The transition from public legislator to private lobbyist can happen quickly under current law. In October 2004, 10 days before the end of her term, Rep. Connie Wilson (R-Mecklenburg) resigned her position in the General Assembly. By January 2005, Wilson was a registered lobbyist for N.C. Travel Industry Association, a North Carolina tourism promotion group. Connections between Wilson and tourism were not new. In her last term, the veteran state legislator sponsored a bill to overhaul the public school calendar, pushing back the start of school to late August to extend summer vacation. The tourism industry had fought for the change, arguing that shortened summers were hurting tourism in the state. Wilson led the bill through the House; it became law last August.
This session, legislators are considering whether lobbying laws, or the lack thereof, are serving the public and creating a transparent system. Rep. Joe Hackney (D-Orange) introduced a lobby reform bill in the House on Jan. 26 based on changes recommended by an advisory council headed by Secretary of State Elaine Marshall.
“The idea is to give more transparency to the legal process and to eliminate things that have the appearance of [being] improper or are improper,” says Rep. Deborah Ross (D-Wake) who is a co-sponsor of the bill. Ross noted that numerous legislators have resigned to become lobbyists, a practice that raises many questions. “Were those people doing the public’s business right before they resigned?”
The bill focuses on lobbying practices that occur at the General Assembly and when the legislators are not in session. Among other things, the bill calls for an end to gifts over $25 that are not given to all members of the General Assembly, free sporting event tickets, special loans and donations beyond campaign contributions. The bill would require more stringent reporting requirements for any gift that is given. Currently, lobbyists do not have to report gifts as long as no official bill is discussed when the gift is given.
The lobby reform bill also would require transition time before a legislator could work as a paid lobbyist. Cooling off periods are required in 26 states and the U.S. Congress. North Carolina law currently allows for a seamless transition from a legislator to a lobbyist, as seen in Wilson.
Cathy Wallace, president of N.C. Travel Industry Association, said the organization did not talk to Wilson about employment until after she had resigned from the legislature.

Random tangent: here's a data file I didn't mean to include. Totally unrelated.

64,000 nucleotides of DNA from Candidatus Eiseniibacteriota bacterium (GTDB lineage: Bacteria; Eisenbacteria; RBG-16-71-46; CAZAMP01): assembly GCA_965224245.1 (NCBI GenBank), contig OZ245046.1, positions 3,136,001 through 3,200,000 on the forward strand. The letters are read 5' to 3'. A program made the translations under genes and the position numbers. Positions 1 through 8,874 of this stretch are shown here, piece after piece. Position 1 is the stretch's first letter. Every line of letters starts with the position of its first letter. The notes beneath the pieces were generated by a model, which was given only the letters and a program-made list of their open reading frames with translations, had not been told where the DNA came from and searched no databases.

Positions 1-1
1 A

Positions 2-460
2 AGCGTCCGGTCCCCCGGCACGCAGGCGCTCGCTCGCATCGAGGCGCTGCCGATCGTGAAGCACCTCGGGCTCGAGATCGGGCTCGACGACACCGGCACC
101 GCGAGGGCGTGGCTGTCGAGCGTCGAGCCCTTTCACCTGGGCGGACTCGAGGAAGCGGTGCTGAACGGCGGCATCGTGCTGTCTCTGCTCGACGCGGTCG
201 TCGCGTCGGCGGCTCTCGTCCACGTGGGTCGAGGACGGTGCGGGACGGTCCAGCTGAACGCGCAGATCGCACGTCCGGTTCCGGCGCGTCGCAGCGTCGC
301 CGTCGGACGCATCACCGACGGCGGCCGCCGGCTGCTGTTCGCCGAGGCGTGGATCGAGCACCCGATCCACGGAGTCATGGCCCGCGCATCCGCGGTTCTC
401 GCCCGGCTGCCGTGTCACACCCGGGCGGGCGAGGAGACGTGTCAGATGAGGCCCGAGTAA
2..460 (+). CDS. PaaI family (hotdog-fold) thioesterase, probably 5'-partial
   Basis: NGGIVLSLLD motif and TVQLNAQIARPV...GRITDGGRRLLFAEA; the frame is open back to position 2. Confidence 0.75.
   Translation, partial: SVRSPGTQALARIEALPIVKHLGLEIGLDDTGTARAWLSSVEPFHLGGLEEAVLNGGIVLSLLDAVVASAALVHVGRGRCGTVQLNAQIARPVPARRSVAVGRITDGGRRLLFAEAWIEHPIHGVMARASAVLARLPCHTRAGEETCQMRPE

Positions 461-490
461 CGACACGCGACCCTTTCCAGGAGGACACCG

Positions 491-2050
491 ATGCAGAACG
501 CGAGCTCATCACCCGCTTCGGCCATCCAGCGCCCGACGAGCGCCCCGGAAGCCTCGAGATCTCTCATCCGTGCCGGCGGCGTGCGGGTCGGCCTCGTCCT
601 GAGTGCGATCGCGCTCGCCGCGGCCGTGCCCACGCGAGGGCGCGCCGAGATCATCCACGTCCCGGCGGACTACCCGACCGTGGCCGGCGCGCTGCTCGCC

“She is very qualified to do her job,” Wallace says. “I am not aware of anything that would be a conflict.”
However, supporters of the lobbying bill say this type of change should not be allowed.
“It certainly smells funny and makes it looks like a conflict in state government,” says David Mills, executive director of The Common Sense Foundation, a nonpartisan public policy organization in North Carolina. “We should avoid even an appearance of a conflict of interest. There is a real possibility of people in government taking actions that benefit the very business they want to get a job from.”
The lobby reform bill would prohibit legislators from working as a lobbyist during the two-year term of their office. Some supporters of the bill hope this will be expanded to create a one- to two-year cooling off period.
These changes aim to increase transparency at the cavernous state legislature. Bob Phillips, executive director of Common Cause North Carolina, a nonpartisan citizen’s lobbying organization, says he hopes the bill will increase public confidence in their elected officials.
“Even if wining and dining are only a perception, it still harms those who serve the public,” Phillips says.
There have been several attempts in the past 10 to 15 years to pass a comprehensive lobby reform bill. However, there have been no large-scale reforms made in the past 15 years. For this reason, a new coalition of organizations and individuals committed to lobby reform has been formed to help push for legislation in a more meaningful way. Both Common Cause North Carolina and The Common Sense Foundation are part of the coalition.
“There are some powerful interests arrayed against [the bill],” Mills says. “The challenge is to keep big money’s teeth out of the bill.”